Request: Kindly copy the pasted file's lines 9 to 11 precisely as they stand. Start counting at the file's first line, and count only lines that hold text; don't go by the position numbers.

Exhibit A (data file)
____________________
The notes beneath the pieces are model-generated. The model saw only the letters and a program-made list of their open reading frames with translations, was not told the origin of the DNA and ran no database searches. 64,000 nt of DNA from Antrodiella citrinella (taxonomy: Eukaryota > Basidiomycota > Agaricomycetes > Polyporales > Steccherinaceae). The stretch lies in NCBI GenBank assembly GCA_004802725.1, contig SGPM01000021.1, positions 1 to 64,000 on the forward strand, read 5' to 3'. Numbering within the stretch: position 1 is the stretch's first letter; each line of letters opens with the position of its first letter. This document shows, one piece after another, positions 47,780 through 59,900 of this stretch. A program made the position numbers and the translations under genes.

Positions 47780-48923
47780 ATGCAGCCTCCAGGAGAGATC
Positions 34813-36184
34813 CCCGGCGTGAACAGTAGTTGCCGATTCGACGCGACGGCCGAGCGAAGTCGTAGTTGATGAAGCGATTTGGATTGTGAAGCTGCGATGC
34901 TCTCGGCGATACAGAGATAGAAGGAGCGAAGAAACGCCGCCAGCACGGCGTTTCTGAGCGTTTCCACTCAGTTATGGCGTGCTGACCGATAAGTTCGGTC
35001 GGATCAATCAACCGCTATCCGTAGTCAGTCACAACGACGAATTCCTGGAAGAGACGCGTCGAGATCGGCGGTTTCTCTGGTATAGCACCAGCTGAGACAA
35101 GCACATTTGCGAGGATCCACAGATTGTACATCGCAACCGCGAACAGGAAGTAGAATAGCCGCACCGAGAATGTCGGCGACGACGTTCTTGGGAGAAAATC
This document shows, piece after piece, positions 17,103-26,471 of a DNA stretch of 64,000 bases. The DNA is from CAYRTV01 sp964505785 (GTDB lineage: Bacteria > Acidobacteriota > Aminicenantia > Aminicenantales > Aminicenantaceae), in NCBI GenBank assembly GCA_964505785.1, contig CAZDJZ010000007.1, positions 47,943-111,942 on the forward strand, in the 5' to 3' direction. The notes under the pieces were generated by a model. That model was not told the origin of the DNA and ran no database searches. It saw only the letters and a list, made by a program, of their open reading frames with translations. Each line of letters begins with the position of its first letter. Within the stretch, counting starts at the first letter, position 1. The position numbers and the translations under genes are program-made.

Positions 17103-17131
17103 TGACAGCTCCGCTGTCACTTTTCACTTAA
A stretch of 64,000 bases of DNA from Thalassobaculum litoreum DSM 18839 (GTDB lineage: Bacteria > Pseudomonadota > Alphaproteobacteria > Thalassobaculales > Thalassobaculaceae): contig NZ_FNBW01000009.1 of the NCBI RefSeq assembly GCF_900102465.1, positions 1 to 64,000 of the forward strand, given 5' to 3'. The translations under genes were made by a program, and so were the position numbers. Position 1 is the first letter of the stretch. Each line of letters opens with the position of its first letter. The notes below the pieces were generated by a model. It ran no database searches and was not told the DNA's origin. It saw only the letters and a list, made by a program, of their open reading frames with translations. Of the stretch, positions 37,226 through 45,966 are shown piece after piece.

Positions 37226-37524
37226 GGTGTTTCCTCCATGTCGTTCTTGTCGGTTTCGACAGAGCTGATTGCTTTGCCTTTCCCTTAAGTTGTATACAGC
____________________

This document shows, piece after piece, positions 17,103-26,471 of a DNA stretch of 64,000 bases. The DNA is from CAYRTV01 sp964505785 (GTDB lineage: Bacteria > Acidobacteriota > Aminicenantia > Aminicenantales > Aminicenantaceae), in NCBI GenBank assembly GCA_964505785.1, contig CAZDJZ010000007.1, positions 47,943-111,942 on the forward strand, in the 5' to 3' direction. The notes under the pieces were generated by a model. That model was not told the origin of the DNA and ran no database searches. It saw only the letters and a list, made by a program, of their open reading frames with translations. Each line of letters begins with the position of its first letter. Within the stretch, counting starts at the first letter, position 1. The position numbers and the translations under genes are program-made.

Positions 17103-17131
17103 TGACAGCTCCGCTGTCACTTTTCACTTAA